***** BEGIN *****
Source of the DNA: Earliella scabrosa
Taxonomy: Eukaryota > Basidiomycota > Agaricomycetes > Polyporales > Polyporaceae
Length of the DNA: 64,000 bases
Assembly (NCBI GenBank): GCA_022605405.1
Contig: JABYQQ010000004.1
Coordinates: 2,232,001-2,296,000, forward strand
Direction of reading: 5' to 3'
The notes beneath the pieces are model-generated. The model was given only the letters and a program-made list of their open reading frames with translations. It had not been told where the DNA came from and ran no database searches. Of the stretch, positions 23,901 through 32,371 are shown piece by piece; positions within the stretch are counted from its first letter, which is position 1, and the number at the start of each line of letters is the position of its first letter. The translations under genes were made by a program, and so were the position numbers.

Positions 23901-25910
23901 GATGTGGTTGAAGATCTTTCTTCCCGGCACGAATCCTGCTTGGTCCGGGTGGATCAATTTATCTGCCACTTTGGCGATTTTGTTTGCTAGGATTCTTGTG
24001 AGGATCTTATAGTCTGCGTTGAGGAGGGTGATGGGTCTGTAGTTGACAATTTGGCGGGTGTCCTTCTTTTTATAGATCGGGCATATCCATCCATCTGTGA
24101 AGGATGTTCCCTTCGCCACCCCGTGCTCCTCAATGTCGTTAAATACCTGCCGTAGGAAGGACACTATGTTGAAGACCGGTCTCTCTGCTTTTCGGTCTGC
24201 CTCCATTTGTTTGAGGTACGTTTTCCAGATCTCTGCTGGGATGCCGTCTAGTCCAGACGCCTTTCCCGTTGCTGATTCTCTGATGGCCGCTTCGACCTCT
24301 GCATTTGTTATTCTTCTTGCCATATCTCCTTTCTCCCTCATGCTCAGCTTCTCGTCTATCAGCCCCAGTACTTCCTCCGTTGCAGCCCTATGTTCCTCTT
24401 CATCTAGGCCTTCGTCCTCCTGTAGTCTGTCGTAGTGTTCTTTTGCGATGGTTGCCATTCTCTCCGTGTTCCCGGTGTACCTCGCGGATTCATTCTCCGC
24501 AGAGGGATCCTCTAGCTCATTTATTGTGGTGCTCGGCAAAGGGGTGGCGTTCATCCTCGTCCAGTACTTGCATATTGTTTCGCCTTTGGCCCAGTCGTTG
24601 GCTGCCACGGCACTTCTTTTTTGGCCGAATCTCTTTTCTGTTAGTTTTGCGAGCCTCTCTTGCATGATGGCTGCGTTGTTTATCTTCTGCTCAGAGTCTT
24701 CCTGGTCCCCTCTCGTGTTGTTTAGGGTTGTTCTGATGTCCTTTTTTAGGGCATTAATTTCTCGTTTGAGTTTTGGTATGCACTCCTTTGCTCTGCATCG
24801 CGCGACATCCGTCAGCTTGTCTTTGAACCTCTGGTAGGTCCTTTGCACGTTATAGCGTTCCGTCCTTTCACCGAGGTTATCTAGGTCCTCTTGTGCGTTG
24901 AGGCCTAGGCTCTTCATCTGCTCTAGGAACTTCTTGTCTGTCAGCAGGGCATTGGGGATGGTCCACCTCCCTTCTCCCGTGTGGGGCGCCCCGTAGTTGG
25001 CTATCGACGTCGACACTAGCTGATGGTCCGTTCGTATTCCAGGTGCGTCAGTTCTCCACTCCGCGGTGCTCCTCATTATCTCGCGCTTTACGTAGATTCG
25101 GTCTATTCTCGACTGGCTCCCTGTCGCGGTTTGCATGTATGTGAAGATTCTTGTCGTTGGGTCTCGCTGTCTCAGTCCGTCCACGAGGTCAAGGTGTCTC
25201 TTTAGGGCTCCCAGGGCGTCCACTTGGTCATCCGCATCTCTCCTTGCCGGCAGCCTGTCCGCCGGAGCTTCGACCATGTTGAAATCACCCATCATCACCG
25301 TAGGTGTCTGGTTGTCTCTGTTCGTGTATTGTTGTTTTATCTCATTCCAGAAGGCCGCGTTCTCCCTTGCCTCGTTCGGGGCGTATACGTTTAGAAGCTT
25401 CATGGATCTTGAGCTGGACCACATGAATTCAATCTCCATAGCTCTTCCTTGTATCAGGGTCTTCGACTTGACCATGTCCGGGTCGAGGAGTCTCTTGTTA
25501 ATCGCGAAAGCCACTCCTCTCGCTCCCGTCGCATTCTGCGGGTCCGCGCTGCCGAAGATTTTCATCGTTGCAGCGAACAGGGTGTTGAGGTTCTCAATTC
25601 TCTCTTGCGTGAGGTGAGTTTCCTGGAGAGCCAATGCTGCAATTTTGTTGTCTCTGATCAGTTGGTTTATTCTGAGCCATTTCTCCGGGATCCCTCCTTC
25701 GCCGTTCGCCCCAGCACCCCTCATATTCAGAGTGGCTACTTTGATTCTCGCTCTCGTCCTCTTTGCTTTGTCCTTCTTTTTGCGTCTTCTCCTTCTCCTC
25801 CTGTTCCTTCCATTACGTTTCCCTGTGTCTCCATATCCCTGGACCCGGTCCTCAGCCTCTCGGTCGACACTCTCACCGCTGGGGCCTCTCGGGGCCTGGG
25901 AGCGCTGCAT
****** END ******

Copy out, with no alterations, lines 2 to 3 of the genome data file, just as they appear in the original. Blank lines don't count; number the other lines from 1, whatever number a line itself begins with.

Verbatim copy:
Taxonomy: Eukaryota > Basidiomycota > Agaricomycetes > Polyporales > Polyporaceae
Length of the DNA: 64,000 bases